President Emeritus Tom Sito notes:
Nov 24, 1941 — After suffering a strike and declining revenue because of the war in Europe, Walt Disney’s studio was in trouble.
Animator Ward Kimball noted in his diary for this day: “100 layoffs announced. Studio personnel from 1600 down to a Hyperion level of 300. Geez, It this the writing on the wall?” …
Walt Disney saved itself by doing Defense films for the Army. After limping through the 1940s, with the release of Cinderella in 1950 they were back on top…
Walt Disney Productions was on the brink of insolvency when World War II broke out.
Dumbo, the studio’s experimental low-budget feature, was a money spinner. But the high-budget Bambi, started right after Snow White but released in 1942, was not. “Who wants to see the life story of a deer?” was the lament inside 500 S. Buena Vista Street in Burbank.
Not enough people, it turned out, to push the company’s fifth cartoon feature into the black.
Happily, the Federal government rode to the rescue by turning the Disney Studio into Training Film Central and paying for all the instructional and intelligence films (many of which provided work for my conservative father) on a “cost-plus” basis.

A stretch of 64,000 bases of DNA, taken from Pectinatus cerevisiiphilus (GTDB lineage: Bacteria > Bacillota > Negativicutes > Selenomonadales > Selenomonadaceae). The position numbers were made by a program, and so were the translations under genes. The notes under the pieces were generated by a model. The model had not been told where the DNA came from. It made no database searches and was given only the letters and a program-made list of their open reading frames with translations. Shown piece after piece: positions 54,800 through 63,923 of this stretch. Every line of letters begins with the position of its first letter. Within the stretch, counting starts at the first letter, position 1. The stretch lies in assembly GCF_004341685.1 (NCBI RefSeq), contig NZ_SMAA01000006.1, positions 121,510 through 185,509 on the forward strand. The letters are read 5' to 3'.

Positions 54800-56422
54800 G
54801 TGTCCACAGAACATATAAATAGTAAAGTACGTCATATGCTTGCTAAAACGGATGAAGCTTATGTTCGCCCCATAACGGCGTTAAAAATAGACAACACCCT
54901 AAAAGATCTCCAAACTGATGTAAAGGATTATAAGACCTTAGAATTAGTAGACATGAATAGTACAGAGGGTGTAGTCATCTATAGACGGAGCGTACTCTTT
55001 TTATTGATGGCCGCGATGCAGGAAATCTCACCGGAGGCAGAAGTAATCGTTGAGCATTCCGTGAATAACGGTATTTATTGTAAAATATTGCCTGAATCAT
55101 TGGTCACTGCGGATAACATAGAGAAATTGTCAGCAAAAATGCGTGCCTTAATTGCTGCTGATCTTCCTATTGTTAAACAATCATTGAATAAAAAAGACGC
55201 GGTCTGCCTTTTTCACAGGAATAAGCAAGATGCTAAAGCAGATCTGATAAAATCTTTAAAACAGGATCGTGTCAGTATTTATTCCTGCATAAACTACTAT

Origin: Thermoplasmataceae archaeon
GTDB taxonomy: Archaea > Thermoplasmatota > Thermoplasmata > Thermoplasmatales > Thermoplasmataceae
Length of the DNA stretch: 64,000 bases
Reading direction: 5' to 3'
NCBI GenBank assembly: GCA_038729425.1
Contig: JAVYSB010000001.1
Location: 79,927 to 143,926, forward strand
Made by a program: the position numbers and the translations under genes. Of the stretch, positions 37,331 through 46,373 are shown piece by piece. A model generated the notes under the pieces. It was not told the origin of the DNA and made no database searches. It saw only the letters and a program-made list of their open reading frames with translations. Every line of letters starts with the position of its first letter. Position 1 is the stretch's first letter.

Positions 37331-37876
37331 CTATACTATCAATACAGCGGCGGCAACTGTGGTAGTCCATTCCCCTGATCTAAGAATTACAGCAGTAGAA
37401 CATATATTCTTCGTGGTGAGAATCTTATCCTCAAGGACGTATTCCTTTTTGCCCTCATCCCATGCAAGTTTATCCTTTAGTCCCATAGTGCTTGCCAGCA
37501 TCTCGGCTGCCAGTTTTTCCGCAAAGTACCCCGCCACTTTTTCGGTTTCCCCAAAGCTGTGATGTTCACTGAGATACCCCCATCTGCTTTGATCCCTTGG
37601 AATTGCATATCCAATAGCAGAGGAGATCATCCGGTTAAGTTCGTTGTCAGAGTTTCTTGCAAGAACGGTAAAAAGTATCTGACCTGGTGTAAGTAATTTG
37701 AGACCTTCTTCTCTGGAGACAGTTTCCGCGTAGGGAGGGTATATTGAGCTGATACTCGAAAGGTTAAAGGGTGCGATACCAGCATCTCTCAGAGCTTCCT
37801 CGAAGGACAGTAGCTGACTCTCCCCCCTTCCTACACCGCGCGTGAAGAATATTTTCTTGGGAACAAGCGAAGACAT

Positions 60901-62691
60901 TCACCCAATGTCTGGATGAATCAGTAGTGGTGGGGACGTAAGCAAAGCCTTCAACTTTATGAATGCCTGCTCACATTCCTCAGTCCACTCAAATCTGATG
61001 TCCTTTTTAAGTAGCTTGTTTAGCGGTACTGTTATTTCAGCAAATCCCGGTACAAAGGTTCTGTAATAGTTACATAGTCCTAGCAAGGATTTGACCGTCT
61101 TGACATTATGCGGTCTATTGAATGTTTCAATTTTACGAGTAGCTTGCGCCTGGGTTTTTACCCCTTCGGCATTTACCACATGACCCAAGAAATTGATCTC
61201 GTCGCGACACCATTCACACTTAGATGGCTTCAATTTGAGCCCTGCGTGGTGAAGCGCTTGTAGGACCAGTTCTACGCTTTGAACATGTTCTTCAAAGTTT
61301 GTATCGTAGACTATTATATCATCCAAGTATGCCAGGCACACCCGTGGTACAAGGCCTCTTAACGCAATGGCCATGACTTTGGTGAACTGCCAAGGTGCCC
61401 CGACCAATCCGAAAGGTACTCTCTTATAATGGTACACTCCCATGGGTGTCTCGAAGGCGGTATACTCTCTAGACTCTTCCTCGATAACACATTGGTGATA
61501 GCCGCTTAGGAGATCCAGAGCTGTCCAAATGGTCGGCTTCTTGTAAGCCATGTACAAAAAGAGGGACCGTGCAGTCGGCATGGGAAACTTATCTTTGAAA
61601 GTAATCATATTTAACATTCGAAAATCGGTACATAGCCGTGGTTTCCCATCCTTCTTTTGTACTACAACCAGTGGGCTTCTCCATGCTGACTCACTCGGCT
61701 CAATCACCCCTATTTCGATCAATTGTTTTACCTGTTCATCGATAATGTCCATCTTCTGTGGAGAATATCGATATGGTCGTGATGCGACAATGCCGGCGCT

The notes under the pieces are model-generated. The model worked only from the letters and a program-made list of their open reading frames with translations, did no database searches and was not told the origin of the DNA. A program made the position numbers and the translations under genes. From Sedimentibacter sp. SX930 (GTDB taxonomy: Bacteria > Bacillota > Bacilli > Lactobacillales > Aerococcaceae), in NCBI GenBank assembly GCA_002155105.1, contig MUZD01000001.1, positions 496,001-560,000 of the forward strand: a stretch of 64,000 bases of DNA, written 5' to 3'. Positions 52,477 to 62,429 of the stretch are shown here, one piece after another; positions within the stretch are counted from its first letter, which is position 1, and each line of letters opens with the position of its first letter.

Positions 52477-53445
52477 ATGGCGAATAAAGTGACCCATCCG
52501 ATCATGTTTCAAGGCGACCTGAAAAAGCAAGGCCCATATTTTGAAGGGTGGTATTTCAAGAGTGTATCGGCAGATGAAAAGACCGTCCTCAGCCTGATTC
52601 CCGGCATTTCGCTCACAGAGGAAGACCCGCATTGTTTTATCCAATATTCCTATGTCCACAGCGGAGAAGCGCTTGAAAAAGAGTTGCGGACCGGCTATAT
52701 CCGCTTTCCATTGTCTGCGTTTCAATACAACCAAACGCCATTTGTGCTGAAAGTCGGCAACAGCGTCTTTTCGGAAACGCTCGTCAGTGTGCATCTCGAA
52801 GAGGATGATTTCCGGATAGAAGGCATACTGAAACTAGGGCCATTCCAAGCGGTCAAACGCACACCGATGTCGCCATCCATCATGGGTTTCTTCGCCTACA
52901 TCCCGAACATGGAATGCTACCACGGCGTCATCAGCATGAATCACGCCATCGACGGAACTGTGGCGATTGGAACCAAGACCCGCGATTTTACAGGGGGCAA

At the time of the Disney job action in mid ’41, U.S. unemployment stood at 10.5%. Three years later, when the war effort was fully ramped up, the national jobless rte was 1.2%. (Anybody who wanted a job could get a job, and everyone else got drafted).
During that span of time WDP produced over 400,000 feet of educational war films, and more than 90% of studio workers worked on training and propaganda films for the government.
Want to know why Michael Eisner, Jeffrey Katzenberg and Robert Iger, (not to mention John Lasseter and Ed Catmull) are rich men today? It’s because World War II and the national government kept a struggling cartoon studio afloat.